In the 19th-century, when dealers had often only a black-and-white picture to go on when making attributions, there were said to be 988 Rembrandt paintings. Today, art historians agree on something nearer 400, “though that figure is still being refreshed,” says Gordon.
“The paintings don’t lie,” offers Six, who keeps a notebook about his person in which he records his first impression of every painting. “The object doesn’t change. It’s people that change their ideas.” When did he know he had a nose? “You never know,” he replies. “You get a certain feeling, but you have to be able to prove it. You’re in a kind of fog. You weren’t there when the murder happened, but you do have a dead body...a painting full of clues.”
As tension builds in the film, the subjects’ reactions grow ever more physical. So affected is expert Ernst van de Wetering by Six’s suggestion that Portrait of a Gentleman might be a Rembrandt, that he pales visibly and then actually stumbles in front of the painting. “I’ve lived for so long with all the other Rembrandts and suddenly this new gentleman appears", he says afterwards.
Meanwhile Thomas Kaplan, the New York entrepreneur who owns 11 of the 35 or so Rembrandt paintings in private hands, confesses to kissing Woman with a White Cap (1634) on the lips. “I was astonished to think that I owned and had the legal right to touch it,” he says. “It was exhilarating...intoxicating.”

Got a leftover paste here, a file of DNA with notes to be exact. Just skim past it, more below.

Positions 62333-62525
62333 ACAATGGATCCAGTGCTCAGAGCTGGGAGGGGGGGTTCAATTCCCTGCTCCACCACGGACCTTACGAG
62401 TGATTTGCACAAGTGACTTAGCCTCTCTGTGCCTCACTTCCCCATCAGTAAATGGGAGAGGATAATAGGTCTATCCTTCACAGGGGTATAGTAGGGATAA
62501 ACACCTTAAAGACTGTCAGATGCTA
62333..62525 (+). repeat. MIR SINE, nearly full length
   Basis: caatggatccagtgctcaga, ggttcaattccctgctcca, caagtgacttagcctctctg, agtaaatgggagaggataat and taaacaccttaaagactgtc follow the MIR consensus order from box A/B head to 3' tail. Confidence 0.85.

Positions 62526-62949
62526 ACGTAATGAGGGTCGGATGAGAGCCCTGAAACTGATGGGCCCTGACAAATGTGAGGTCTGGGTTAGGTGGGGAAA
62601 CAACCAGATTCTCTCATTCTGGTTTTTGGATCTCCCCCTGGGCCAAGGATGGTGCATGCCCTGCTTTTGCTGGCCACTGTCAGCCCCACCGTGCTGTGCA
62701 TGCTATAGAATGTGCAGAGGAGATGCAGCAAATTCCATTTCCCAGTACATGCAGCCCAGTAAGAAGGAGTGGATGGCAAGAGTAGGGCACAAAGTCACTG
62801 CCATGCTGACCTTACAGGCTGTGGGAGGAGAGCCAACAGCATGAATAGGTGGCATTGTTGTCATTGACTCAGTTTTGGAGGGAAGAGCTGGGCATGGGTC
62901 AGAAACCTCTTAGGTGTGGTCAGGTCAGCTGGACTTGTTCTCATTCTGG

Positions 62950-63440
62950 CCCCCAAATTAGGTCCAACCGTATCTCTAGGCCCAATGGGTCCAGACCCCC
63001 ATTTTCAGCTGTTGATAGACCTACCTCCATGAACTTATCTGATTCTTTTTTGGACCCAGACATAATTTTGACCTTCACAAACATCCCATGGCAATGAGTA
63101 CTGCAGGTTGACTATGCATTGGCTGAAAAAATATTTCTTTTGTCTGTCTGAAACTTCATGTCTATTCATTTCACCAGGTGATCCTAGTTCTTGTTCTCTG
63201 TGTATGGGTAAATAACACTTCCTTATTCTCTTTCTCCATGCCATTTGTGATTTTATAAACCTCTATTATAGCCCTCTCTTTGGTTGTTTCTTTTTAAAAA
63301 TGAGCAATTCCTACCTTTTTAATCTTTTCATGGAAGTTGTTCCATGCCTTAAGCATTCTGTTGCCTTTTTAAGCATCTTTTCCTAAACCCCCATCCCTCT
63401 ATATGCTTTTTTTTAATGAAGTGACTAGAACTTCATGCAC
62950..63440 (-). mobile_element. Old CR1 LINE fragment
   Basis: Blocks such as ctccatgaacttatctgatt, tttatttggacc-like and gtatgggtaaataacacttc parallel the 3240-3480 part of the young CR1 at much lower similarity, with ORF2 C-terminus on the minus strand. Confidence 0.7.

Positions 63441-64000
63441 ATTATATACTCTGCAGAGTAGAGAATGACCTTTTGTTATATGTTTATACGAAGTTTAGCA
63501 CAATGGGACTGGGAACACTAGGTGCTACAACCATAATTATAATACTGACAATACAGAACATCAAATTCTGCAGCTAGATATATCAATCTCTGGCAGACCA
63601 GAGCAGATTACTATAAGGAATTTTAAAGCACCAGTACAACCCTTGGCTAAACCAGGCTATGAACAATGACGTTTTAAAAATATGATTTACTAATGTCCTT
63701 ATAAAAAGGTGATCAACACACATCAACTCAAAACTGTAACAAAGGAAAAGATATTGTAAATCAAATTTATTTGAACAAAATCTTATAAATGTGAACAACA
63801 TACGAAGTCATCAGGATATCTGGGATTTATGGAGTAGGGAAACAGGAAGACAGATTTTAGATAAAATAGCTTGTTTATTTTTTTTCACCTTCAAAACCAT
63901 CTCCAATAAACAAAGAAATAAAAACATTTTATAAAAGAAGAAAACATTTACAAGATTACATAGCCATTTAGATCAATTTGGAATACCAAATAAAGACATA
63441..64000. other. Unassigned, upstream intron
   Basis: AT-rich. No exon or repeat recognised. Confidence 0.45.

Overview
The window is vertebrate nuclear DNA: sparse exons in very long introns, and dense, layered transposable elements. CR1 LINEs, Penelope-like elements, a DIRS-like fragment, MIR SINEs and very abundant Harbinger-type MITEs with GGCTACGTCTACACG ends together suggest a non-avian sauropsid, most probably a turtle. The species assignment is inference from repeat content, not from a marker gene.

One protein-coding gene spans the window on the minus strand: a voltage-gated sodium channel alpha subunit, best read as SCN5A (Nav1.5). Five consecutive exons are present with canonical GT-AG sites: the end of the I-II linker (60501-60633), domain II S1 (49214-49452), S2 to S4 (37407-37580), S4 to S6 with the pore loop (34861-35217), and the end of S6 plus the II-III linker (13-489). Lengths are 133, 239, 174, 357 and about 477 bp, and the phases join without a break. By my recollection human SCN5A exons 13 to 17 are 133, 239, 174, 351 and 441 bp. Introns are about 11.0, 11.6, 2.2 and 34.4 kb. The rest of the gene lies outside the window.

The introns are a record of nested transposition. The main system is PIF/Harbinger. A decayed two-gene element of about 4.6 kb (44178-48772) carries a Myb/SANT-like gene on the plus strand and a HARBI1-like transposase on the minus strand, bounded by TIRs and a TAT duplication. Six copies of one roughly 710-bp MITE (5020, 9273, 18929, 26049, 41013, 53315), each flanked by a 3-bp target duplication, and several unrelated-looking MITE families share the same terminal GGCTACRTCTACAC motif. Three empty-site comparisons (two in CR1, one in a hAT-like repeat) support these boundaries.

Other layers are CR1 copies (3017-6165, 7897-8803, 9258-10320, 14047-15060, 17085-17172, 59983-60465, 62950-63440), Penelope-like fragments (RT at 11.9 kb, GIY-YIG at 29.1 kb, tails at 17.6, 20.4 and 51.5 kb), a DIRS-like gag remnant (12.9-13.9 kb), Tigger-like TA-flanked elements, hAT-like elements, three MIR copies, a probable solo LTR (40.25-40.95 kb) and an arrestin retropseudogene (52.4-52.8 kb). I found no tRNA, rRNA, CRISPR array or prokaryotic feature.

It may not have escaped your notice that every person involved here is male. “I have not been able to find any women who own a Rembrandt anywhere,” says Hoogendijk, who thinks that is largely the result of primogeniture. She pauses. “There is the Queen of England, of course, but everyone told me there was no use speaking to her, because she wouldn’t do the talking herself.”
I ask Six if the impression the film gives of this extraordinary world feels true. “For those outside, yes, it is as close as you can get to being inside the bubble,” he replies. “But there is also more to it, things that you can only really understand when you are connected to it; when you live it day to day, year on year. Only I suppose those are things that you can’t exactly show, or even explain.”
Is there another discovery in his sights? “I’m always busy with new leads,” he says, evasively. “You know, the first time it happened, in 2006, a journalist compared me to a 15-year-old winning a [tennis] grand slam. He was like, ‘Top that: you’re so full of yourself’, and I said to him, ‘I just started. Watch me.”
My Rembrandt is in selected Curzon cinemas and on Curzon Home Cinema from 14 August dogwoof.com